So let's change the rules of the Senate to say that there can be plenty of debate, lots of debate, hours and even days of debate as long as all 40 of the objecting senators remain on the floor of the Senate, but at the end there must be a vote and when that vote is taken the majority will prevail…as the Founders intended.

-Thom

Originally posted on thomhartmann.medium.com.

Comments

Riverplunge's picture
Riverplunge 39 weeks 3 days ago
#1

Well, maybe one day when Republican voters realize they

have been ripped off and fooled.

They will vote for the party that does things for the average worker

and not the rich.

Untill then we will have all this s**t to deal with.

napaeric's picture
napaeric 39 weeks 3 days ago
#2

The Republicans do tend to take liberties with the rules of Congress and also the rules of law. Each time the country is really in trouble has been during and after a Republican lead government. Then a Democrat lead government needs to come in and fix things.

Only to then have the Republicans again use every dirty trick in the book to get elected again and once again make a mess out of the county. It is tiring to watch this play out over the years, but it is our history.

alis volat's picture
alis volat 39 weeks 3 days ago
#3

The filibuster is a big big power trip. It's the gift senators give themselves.

Look it up and you will see that Sinema has a fascinating education and background. Manchin is a millionaire who pulled himself up by his daddy's bootstraps. I am not saying he hasn't worked hard, I just think it's contemptible that he is fighting for a lower wage increase and wants to keep this power. I hope Sinema changes her mind, but she may be thinking the same thing he is.

The democrats willing to give up their power trip are making a sacrifice for the greater good of democracy and struggling Americans. They are there to legislate and will leave the veto power in the hands of the executive branch where it belongs.

You can measure a person's character by how they use their power. It's true for parents, spouses, guardians, bosses, teachers, medical providers, leaders, law enforcers and law makers.

We need to get to work on senate seats for the mid-term election.

Legend 39 weeks 2 days ago
#4

Money is the key issue. Senators do not vote their conscience. They vote based on the money that the Party doles out to them. Mitch is very careful on who gets what. You vote his way or also face a primary run. Then to top it off the Senate is conrolled by small states. It takes 22 of the lower population states to add up to Californias 39 million population. They get 44 Senators CA gets 2.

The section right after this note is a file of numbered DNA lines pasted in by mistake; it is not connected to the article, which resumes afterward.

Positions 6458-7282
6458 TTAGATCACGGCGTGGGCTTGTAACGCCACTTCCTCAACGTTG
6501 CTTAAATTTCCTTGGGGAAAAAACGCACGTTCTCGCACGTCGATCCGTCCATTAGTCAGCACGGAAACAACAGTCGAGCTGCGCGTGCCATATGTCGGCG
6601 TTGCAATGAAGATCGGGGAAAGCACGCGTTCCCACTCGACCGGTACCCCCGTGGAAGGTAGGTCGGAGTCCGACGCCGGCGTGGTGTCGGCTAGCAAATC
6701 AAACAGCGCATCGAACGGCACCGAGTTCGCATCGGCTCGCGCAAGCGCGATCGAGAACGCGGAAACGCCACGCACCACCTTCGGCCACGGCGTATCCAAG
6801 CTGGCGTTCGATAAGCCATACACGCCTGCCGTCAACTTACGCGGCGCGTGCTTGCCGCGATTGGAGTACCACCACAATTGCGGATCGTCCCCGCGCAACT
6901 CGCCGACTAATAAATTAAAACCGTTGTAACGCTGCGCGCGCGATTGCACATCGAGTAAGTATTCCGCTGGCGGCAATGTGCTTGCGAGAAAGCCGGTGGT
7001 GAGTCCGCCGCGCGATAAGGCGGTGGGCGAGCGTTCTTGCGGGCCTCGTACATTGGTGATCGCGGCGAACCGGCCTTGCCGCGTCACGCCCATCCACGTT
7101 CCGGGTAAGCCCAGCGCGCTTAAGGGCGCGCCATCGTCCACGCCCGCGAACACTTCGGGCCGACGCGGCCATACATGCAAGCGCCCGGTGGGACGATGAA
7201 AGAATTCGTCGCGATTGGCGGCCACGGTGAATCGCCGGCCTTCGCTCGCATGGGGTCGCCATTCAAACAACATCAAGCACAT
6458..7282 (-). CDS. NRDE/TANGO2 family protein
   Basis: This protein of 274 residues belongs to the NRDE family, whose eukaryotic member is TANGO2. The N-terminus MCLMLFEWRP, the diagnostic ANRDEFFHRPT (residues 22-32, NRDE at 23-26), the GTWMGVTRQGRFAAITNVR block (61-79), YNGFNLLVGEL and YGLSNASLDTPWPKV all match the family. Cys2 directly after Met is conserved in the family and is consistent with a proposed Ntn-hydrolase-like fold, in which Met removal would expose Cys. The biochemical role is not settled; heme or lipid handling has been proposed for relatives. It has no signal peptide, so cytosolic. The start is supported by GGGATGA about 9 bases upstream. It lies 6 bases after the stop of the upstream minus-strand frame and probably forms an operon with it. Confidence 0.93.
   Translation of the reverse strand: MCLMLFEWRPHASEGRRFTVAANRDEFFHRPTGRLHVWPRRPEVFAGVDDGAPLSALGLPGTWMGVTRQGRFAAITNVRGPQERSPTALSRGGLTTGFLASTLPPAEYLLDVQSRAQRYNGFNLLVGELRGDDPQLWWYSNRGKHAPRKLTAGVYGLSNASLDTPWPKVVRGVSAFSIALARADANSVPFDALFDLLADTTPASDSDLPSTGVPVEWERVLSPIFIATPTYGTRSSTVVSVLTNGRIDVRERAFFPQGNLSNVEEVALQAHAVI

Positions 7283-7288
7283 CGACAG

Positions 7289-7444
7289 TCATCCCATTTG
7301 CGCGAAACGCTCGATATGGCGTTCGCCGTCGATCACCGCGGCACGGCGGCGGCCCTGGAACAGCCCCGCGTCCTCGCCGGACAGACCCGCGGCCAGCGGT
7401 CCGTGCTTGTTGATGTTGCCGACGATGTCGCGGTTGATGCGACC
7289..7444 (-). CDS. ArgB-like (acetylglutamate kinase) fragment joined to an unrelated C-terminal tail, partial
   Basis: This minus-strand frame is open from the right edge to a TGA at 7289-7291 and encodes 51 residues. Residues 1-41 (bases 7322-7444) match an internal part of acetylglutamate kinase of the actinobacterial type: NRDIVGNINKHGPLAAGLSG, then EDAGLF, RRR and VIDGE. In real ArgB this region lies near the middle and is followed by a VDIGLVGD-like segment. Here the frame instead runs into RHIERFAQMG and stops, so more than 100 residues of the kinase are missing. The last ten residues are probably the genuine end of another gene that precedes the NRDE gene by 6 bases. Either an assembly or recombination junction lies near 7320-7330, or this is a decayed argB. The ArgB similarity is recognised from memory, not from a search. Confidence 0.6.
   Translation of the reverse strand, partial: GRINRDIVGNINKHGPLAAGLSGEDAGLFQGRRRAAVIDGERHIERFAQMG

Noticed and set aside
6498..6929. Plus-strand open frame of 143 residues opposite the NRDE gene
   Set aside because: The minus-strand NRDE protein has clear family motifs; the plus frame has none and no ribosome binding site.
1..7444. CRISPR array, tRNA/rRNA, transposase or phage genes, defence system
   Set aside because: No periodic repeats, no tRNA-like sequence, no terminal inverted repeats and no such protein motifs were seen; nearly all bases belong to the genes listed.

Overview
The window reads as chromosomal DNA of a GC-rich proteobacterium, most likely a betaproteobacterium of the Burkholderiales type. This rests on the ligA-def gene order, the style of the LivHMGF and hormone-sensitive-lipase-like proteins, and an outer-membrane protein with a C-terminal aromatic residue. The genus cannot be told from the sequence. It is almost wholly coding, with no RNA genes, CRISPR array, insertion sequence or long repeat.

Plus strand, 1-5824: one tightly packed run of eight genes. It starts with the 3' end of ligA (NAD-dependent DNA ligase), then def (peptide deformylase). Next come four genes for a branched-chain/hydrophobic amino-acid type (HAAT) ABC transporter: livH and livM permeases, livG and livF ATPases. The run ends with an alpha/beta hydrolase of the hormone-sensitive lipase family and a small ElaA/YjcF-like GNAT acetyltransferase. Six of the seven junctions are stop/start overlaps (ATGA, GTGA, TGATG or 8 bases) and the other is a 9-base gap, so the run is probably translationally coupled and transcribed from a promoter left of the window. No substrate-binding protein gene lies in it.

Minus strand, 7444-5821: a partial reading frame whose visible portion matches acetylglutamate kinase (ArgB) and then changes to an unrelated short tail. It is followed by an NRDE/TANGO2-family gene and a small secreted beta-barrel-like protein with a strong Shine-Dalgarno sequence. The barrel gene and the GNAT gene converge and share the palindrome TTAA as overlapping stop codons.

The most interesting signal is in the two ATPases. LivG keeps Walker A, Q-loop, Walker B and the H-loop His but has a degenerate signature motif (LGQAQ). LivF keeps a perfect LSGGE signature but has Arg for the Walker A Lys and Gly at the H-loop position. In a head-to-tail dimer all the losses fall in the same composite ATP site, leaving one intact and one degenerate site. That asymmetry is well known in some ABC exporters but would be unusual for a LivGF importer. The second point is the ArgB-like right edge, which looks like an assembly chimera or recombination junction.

The Republicans are great at naming bills. Democrats not so much. $15 minimum wage scares away too many people. Reality is it is not $15 until 2026. Starts out at $10 and increases $1 each year. Name it the $10 Minimum Wage Bill.

Worn out door knobs's picture
Worn out door knobs 39 weeks 2 days ago
#5

Interesting attempt by the Democrats to take away debate. When the Republicans were in the majority, you didn't hear talk of doing away with the filibuster, even though they didn't have the 60 votes necessary to stop a filibuster. The Republicans did not want to oppress the opinions of the minority.
Harry Reid eliminated the filibuster on Nominees 2013. https://www.washingtonpost.com/politics/senate-poised-to-limit-filibusters-in-party-line-vote-that-would-alter-centuries-of-precedent/2013/11/21/d065cfe8-52b6-11e3-9fe0-fd2ca728e67c_story.html

Republicans simply extended Reid's decision to include Supreme Court Nominees.

The Senate is not the House of Representatives. The Senate is designed to encourage debate. It needs to remain that way.

Legend 39 weeks 2 days ago
#6

The most important vote that the Senate does is a lifetime appointment to the Supreme Court. We now have 3 Justices that were elected with a 51% vote threshold thanks to Mitch. So if that is not important enough for Filibuster what is? If you read Thoms post you would realize that the current filibuster rule discourages debate. Because they do not have to debate.

Worn out door knobs's picture
Worn out door knobs 39 weeks 2 days ago
#7

Soooo, what you are saying is by removing the filibuster on judical appointments, the senate has eliminated debate and If the filibuster were eliminated on all matters in the Senate, debate would increase. Pardon me for laughing, but where is the logic?

Legend 39 weeks 1 day ago
#8

Did you read the article?